There are many types and subtypes of autoimmune hemolytic anemia (AIHA). When it occurs itself with no underlying disease, it’s called primary or idiopathic AIHA. When it’s caused by other diseases, it’s called secondary AIHA. Among diseases that can cause AIHA is systemic lupus erythematosus (SLE or lupus). Lupus is a chronic disease that causes inflammation and pain.
AIHA occurs in approximately 5 percent to 10 percent of people with lupus. In some people, AIHA may be the first sign of lupus, and it may appear several years before a person is diagnosed with lupus.
Hematological abnormalities (problems with the blood and blood-forming organs) are common in people living with lupus. One of these abnormalities is AIHA. AIHA may be caused by lupus or lupus treatments.
The body produces antibodies (also called immunoglobulins). These are proteins the immune system uses to identify and destroy toxins and foreign substances. These foreign substances, such as viruses or bacteria, contain molecules known as antigens. Antibodies can bind to antigens to destroy them or signal the immune system to attack.
Lupus is an autoimmune disease, meaning that the body mistakes healthy cells for potentially harmful antigens. As a result, the immune system may end up producing autoantibodies, which are antibodies that attack substances in a person’s own body. These autoantibodies can destroy healthy red blood cells, causing autoimmune hemolysis (destruction of red blood cells).
AIHA may be caused by medications. This is known as drug-induced immune hemolytic anemia (DIIHA). Although DIIHA is rare and manageable with proper treatment, it’s important to be aware of the potential risks.
A drug can cause AIHA by causing the immune system to accidentally identify red blood cells as foreign substances. The body then makes antibodies to attack red blood cells, causing them to break down.
Certain nonsteroidal anti-inflammatory drugs (NSAIDs) have been shown to cause AIHA. NSAIDs are used to relieve lupus symptoms by reducing inflammation that causes stiffness and pain in the muscles and joints. Examples of NSAIDs include ibuprofen (sold as Advil and Motrin) and diclofenac (including Flector, Cambia, and Zipsor).
One study found that, among 73 people who developed DIIHA between 1996 and 2015, 23 cases were linked to diclofenac and one was linked to ibuprofen. Scientists believe AIHA can occur when the body is exposed to an NSAID or its metabolites (byproducts of the body breaking down a drug), which leads to the development of autoantibodies and antibodies.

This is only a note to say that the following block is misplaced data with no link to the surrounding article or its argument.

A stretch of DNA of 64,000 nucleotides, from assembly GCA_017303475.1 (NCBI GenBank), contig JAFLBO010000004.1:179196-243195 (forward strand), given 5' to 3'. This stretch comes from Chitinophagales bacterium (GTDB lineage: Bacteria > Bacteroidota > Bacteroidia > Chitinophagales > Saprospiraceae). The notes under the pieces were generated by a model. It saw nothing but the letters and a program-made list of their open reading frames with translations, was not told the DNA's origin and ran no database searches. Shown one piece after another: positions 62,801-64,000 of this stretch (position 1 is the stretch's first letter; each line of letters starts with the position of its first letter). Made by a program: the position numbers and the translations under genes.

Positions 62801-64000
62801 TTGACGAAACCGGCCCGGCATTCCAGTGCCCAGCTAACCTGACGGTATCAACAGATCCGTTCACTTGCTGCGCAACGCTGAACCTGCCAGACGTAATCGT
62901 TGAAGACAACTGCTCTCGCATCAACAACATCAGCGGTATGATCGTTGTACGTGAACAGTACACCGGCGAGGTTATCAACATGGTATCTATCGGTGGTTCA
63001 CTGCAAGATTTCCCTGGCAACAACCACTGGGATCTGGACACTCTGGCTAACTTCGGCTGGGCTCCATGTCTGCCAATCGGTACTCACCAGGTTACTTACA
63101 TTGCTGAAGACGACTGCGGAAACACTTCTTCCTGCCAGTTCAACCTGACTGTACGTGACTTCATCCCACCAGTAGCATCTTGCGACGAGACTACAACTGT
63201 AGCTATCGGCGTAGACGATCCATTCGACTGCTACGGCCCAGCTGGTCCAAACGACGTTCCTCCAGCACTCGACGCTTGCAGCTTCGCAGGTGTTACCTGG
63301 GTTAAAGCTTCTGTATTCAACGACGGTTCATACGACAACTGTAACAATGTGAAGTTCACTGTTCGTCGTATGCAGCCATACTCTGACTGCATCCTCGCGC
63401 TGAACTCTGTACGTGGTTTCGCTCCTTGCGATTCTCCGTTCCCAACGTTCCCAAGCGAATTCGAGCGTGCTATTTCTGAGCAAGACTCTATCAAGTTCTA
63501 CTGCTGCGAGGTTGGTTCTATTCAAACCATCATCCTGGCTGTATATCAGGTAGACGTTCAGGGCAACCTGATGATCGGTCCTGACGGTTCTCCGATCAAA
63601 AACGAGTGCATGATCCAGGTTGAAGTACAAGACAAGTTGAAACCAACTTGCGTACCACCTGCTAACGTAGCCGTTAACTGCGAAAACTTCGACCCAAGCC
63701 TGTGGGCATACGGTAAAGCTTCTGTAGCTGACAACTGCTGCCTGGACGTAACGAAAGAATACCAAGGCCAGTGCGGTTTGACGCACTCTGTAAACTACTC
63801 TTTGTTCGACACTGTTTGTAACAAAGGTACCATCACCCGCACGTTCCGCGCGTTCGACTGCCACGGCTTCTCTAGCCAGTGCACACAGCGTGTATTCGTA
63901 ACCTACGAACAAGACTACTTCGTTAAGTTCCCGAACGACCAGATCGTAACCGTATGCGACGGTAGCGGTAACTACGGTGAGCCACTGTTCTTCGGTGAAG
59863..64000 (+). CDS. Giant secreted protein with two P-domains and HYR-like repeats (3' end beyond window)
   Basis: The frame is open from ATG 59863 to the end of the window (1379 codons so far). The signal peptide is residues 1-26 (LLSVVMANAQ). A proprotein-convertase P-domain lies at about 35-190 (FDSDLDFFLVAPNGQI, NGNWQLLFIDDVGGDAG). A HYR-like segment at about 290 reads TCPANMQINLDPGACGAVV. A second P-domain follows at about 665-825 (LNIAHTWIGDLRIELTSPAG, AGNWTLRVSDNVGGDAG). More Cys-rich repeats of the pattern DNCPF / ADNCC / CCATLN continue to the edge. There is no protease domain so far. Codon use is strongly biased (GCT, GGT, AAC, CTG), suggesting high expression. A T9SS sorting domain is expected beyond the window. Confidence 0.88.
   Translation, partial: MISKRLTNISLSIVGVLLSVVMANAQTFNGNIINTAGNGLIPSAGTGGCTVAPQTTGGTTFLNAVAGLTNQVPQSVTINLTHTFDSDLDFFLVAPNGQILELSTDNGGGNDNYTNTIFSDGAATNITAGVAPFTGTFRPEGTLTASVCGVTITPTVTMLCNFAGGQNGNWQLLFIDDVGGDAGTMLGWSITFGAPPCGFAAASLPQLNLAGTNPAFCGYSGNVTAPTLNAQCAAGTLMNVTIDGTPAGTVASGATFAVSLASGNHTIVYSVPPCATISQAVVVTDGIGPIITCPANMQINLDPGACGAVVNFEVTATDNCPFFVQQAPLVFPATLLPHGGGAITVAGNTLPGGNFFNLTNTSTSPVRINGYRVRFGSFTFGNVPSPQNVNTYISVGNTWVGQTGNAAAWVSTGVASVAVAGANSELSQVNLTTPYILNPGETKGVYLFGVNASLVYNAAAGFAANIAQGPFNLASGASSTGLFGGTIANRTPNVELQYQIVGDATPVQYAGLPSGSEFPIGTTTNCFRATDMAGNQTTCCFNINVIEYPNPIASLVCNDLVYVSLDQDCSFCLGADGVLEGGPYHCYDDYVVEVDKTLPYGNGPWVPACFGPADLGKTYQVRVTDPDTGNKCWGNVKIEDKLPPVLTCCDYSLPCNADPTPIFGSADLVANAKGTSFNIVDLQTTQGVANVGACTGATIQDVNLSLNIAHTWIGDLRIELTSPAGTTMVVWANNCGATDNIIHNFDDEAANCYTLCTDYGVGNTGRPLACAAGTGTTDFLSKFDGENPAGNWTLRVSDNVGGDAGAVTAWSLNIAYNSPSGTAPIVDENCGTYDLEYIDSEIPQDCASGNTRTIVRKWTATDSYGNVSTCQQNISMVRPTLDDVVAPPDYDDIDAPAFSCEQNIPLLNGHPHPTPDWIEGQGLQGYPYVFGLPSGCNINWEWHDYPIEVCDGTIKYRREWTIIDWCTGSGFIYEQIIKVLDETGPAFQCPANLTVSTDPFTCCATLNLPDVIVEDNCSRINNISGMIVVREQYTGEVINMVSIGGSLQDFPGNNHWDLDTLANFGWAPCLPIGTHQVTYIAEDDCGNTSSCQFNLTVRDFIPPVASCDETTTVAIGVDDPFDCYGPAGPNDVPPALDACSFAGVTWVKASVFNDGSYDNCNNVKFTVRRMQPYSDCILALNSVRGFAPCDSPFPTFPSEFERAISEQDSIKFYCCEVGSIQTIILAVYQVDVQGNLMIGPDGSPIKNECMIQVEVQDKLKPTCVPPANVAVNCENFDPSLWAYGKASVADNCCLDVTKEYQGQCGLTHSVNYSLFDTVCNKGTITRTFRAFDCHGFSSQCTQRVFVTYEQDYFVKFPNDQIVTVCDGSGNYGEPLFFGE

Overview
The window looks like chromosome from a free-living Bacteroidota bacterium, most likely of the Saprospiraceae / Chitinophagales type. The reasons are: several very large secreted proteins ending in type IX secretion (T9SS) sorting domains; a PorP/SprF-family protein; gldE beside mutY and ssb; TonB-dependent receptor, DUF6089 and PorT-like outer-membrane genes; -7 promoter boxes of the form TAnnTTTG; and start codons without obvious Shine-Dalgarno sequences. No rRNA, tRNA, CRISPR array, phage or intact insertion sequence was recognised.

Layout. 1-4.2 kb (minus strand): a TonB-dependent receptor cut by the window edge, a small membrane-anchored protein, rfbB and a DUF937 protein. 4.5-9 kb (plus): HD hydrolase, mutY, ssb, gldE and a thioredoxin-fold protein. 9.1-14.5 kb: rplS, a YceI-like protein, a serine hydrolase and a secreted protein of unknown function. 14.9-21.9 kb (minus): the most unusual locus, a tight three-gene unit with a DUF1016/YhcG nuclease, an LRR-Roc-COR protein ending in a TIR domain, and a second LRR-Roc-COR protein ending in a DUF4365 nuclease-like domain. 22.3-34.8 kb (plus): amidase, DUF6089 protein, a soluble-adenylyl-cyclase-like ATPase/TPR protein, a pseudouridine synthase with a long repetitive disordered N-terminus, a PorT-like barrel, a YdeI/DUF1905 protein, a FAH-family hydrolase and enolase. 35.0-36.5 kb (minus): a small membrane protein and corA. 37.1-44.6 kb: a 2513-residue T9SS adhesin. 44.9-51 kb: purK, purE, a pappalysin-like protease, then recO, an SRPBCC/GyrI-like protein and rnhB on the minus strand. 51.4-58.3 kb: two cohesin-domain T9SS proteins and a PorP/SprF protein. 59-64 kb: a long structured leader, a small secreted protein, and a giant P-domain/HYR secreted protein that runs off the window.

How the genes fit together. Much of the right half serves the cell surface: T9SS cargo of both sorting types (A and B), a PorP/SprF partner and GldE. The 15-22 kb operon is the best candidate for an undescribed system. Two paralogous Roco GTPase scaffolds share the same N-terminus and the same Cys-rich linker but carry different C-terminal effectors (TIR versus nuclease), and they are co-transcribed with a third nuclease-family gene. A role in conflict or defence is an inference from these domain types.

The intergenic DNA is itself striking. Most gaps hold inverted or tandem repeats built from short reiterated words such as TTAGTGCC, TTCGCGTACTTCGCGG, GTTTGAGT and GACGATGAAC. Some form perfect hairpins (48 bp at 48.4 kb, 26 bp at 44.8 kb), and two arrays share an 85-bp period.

There is not a lot of research regarding the best way to treat AIHA and lupus.
Clinical trials — research studies involving people to gather medical data — that have examined AIHA treatments have primarily studied only idiopathic AIHA. As a result, there’s not much strong scientific evidence about how to treat people with lupus and AIHA — especially for those with AIHA that’s refractory (unresponsive to treatment).
There are no official guidelines to treat people with both conditions, but doctors may prescribe the following treatments.
The first-line or preferred therapy for AIHA is usually a glucocorticoid (also known as a corticosteroid). These medications help decrease swelling and pain and are commonly used to treat lupus and AIHA. Examples include prednisone or methylprednisolone.
If a person with AIHA doesn’t respond to the first-line treatment, they have refractory AIHA. In this case, the doctor will move on to second-line therapy.
Rituximab (Rituxan) is commonly used in treating refractory AIHA. Rituximab is a biologic monoclonal antibody that’s approved by the U.S. Food and Drug Administration (FDA) to treat several conditions, including non-Hodgkin lymphoma, chronic lymphocytic leukemia, and rheumatoid arthritis. However, doctors sometimes prescribe rituximab off-label, meaning for conditions beyond those indicated by the FDA. AIHA is one such condition.
If rituximab isn’t effective either, the doctor may suggest a splenectomy. This surgical procedure involves removing the spleen, the organ that filters blood and helps the body fight germs and infections.